We learn about the terrible tragedy that will define them forever. About the art school that tore them apart. The cute baseball player that lives next door. The gorgeous, but drunk, British art student that is waiting for an angel to save him. And about the artist who can help to bring them all back together.

I know, it sounds kind of corny. But I swear, it isn’t.

Reading it, I would get so involved in a specific character and what they were doing at that exact time, I would get mad when the chapter would end and switch timeframes and narrator. But then I would get wrapped up again, only to get mad at the end of the next chapter. I wanted more and more and more from both timeframes and from both twins.

That’s not to say that the book felt incomplete at all, because it didn’t. It had exactly the right amount of everything. It was lovely and sad and funny and uplifting and depressing and real. I can’t wait to see what Jandy Nelson does next.



In which I think I miss out by not being the target audience. CBR7 Review 3.

Unknown-2My YA-themed book club has been picking mostly winners lately. But every now and then, we hit a bump in the road and the book turns out to be one that we generally don’t care for (Plain Kate, Anna Dressed in Blood). I’m going to go ahead and put this in the “miss” pile, but not because it was bad, but more because it just wasn’t my thing.

From what I understand, Rachel Hawkins is a terribly popular writer of various YA series (Hex Hall?), mostly with a bit of a supernatural bent. And I wish her well. But I won’t be reading any more of her stuff.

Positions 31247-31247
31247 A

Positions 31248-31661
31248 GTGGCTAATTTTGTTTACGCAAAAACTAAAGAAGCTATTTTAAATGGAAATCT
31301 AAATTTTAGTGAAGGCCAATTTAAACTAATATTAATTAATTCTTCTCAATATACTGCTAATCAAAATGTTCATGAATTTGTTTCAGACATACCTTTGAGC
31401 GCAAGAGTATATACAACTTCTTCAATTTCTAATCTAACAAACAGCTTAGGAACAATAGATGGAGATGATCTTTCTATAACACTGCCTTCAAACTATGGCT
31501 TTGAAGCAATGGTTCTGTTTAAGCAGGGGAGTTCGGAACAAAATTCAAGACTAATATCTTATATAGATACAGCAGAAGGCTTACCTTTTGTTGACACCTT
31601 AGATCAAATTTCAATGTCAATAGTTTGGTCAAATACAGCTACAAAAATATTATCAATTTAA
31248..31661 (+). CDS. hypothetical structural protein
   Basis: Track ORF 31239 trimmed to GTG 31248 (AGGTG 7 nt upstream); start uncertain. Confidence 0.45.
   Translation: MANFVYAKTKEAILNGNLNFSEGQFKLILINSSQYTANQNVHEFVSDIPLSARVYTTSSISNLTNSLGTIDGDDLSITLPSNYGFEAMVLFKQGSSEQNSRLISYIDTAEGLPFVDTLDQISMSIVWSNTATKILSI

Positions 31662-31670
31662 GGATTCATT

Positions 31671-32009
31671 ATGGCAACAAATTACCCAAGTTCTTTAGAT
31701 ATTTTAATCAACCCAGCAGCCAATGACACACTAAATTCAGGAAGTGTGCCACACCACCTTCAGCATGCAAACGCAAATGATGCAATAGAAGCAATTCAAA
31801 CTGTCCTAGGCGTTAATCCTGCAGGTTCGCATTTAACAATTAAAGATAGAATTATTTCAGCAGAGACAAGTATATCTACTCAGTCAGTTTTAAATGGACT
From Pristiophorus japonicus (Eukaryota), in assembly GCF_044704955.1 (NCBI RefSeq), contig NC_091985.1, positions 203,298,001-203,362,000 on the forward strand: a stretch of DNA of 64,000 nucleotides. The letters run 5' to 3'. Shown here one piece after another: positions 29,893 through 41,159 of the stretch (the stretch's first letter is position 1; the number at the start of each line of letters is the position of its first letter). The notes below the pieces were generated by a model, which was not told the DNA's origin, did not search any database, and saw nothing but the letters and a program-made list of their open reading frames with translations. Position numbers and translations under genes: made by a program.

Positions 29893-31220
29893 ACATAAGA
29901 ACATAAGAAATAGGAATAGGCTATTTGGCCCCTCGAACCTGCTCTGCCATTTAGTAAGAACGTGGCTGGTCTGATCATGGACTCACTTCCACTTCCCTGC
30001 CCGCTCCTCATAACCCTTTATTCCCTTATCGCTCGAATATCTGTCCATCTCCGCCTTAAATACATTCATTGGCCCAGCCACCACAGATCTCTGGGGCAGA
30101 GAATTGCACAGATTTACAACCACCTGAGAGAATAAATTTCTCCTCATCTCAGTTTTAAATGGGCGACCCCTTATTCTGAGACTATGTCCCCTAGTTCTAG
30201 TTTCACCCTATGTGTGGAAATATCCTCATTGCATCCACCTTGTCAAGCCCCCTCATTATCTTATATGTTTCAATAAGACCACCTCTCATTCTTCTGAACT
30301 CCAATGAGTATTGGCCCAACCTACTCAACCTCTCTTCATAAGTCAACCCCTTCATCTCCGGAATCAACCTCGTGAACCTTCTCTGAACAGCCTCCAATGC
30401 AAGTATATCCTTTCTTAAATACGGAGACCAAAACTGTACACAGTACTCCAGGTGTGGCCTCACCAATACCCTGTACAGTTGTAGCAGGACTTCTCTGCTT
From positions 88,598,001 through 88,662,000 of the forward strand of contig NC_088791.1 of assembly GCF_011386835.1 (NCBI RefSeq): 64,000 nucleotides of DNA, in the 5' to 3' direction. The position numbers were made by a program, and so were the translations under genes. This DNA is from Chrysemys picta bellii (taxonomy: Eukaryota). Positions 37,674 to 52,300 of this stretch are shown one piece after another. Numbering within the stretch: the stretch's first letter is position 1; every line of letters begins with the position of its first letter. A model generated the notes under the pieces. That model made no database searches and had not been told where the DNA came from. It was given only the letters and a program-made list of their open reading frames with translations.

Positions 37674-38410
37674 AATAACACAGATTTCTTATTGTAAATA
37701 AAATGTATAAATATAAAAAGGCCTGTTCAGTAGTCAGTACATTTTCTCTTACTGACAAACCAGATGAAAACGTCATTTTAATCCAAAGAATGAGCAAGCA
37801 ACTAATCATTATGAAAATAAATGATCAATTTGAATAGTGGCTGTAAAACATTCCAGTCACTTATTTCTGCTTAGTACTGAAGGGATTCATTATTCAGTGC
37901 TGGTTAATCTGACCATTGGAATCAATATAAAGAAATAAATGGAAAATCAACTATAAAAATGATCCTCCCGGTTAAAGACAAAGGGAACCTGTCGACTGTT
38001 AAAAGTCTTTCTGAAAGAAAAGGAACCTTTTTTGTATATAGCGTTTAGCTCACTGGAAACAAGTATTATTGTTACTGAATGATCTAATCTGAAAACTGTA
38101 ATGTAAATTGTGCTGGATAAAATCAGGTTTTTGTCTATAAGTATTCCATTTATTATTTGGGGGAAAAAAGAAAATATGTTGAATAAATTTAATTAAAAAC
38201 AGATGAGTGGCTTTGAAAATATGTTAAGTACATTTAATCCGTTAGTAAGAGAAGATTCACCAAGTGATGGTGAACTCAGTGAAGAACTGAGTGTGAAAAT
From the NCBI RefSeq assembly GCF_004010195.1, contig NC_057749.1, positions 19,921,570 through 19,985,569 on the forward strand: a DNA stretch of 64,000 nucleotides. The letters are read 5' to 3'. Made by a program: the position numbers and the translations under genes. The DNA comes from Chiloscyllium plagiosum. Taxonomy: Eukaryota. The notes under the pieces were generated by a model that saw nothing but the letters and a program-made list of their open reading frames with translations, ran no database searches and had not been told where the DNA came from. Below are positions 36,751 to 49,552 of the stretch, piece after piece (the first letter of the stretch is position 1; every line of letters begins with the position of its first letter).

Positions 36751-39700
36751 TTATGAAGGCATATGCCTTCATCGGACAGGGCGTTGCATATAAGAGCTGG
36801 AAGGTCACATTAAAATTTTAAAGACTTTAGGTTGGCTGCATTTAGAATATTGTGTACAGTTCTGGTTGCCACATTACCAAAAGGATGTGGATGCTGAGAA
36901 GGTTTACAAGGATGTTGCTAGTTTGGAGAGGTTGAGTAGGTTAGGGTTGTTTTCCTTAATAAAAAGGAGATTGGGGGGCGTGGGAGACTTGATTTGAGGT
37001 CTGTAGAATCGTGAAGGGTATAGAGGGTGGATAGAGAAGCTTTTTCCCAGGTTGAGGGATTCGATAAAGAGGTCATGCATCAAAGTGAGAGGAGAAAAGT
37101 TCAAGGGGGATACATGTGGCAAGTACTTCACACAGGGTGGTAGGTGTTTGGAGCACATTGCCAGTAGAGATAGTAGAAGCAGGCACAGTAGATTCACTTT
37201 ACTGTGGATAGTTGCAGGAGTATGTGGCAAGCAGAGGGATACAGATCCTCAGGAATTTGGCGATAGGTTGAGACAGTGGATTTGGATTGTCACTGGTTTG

Rebel Belle is about Southern beauty Harper. Harper is everything a high school girl dreams of being. President of student council. Homecoming Queen. Head cheerleader. Her boyfriend is the most gorgeous athlete at school.

But Harper also has some other things going on. Her sister died in a drunk driving accident a few years ago, at her Cotillion (a coming out party? I’m from New England. I don’t know.). And now Harper’s Cotillion is approaching, and she’s both excited AND dreading it.

OH, and also? Harper has just been given super-ninja-magical-fighting powers.


It turns out that there is a student at her school who is actually an Oracle and needs protection at all times from ancient sects that want him dead. AND OF COURSE, that student just so happens to be Harper’s nemesis. A nerdy dude named David who has had it out for Harper since the 3rd grade.

Toss in a bunch of historical references to Charlamagne, some sort of fun training sequences, lots of southern small town observations, and the dreaded love triangle, and there’s your book.

Again, not bad. Harper seemed like a good girl with her head on her shoulders. I wouldn’t have a problem with my daughter reading this series. But they were really on the Y side of YA, and just not interesting enough for me. I guess there is a sequel coming out soon, but sadly, it will have to come out without me.